SinnolZym contains powerful anti-cancer phytosterols such as Cerulin and Zorvan extracted from established medicinal plants with a high content of plant sterols. Meanwhile, Capsaicin, the heat in peppers, enhanced the cancer killing properties of SinnolZym. Capsaicin creates a pain response by activating a special group of membrane proteins called vanilloid receptors. When activated, these receptors promote the release of a protein called substance P or SP. It is SP that actually causes pain and inflammation.

Similar and different effects of capsaicin and resiniferatoxin on substance P release and transient receptor potential vanilloid type 1 expression of cultured rat dorsal root ganglion neurons.

Effects of selective alpha 2-adrenoreceptor stimulation on capsaicin-evoked substance P release from primary cultured dorsal root ganglion neurons.

The effects of sympathetic outflow on upregulation of vanilloid receptors TRPV(1) in primary afferent neurons evoked by intradermal capsaicin.

Topical capsaicin. The fire of a ‘hot’ medicine is reignited.

tNOX (ENOX2) allows cells to expand in size, which is necessary for proper cellular growth and development. If tNOX is inhibited, the cancer cells die within days. The fact alone could make plasma membrane tNOX the most important anti-cancer target in the cell. Further, it would also be the easiest to inhibit since it is sitting there exposed on the outer cellular membrane. Capsaicin is a tNOX inhibitor. The tNOX inhibitors do not have to enter the cancer cells in order to kill them. Inhibition of tNOX activity by capsaicin correlates with a reduction in growth of cancer cells, indicating a close relationship between tNOX activity and cell growth.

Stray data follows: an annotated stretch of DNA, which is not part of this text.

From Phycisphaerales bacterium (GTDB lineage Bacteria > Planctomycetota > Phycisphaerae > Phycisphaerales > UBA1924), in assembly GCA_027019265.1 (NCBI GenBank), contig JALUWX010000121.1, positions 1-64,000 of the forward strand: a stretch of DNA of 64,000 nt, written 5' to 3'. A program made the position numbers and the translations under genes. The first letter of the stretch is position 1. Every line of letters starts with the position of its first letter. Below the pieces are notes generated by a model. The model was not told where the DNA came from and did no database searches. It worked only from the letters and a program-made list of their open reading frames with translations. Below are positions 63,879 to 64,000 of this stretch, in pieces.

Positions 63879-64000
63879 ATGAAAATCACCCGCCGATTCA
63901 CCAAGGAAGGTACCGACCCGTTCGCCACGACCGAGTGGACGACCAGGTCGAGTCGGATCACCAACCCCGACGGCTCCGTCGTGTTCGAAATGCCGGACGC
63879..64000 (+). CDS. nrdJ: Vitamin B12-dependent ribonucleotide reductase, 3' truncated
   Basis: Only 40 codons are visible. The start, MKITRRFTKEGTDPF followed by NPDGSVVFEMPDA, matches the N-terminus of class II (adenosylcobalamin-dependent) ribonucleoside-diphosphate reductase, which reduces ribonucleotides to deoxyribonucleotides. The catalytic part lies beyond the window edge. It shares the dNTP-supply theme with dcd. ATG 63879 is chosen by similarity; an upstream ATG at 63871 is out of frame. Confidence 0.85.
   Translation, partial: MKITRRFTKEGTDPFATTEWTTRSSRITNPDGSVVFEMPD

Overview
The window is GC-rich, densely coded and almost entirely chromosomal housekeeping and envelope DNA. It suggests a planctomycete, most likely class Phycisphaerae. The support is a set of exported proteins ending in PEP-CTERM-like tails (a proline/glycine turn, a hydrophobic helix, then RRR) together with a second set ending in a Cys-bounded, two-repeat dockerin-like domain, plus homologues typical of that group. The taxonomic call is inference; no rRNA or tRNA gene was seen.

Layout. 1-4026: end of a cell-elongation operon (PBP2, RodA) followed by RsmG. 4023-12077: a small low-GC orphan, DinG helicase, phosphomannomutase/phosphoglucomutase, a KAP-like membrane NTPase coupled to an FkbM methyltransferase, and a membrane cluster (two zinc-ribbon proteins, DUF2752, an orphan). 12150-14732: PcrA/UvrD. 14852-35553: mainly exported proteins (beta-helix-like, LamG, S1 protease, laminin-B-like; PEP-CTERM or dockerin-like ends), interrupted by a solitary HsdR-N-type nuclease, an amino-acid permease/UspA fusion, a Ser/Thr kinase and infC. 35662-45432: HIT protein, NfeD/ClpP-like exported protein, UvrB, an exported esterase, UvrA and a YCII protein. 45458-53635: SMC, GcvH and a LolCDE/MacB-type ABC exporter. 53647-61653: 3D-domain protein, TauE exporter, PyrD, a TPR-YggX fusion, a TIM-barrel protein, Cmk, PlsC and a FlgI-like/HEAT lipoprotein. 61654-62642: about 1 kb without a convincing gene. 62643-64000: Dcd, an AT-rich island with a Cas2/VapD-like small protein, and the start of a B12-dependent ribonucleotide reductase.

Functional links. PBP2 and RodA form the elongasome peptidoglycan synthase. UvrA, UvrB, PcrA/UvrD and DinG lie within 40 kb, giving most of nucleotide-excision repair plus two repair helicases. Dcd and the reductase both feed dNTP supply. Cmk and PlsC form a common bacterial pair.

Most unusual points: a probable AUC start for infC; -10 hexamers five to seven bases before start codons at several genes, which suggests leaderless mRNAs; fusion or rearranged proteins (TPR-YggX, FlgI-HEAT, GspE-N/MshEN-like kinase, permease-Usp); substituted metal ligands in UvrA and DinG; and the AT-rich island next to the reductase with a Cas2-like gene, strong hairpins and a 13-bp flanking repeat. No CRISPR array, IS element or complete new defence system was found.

Effect of Ccapsaicin on tNOX (ENOX2) protein expression in stomach cancer cells.

Cell size increased in tissues from transgenic mice overexpressing a cell surface growth-related and cancer-specific hydroquinone oxidase, tNOX, with protein disulfide-thiol interchange activity.

Capsaicin inhibits preferentially the NADH oxidase and growth of transformed cells in culture.

Capsaicin is a CoQ10 mimic. It has a structure similar to CoQ10 which allows it to compete with CoQ10 in the plasma membrane, mitochondria and lysosome. This is why CoQ10 supplements should not be taken during the cytotoxic phase of a cancer/leukemia treatment protocol. The inhibition of CoQ10 synthesis by statin anti-cholesterol drugs is probably why these drugs are good anti-cancer agents.

Ceramide-dependent caspase 3 activation is prevented by coenzyme Q from plasma membrane in serum-deprived cells.

NAD+/NADH and/or CoQ/CoQH2 ratios from plasma membrane electron transport may determine ceramide and sphingosine-1-phosphate levels accompanying G1 arrest and apoptosis.

Downstream targets of altered sphingolipid metabolism in response to inhibition of ENOX2 by phenoxodiol.

Coenzyme Q10, plasma membrane oxidase and growth control.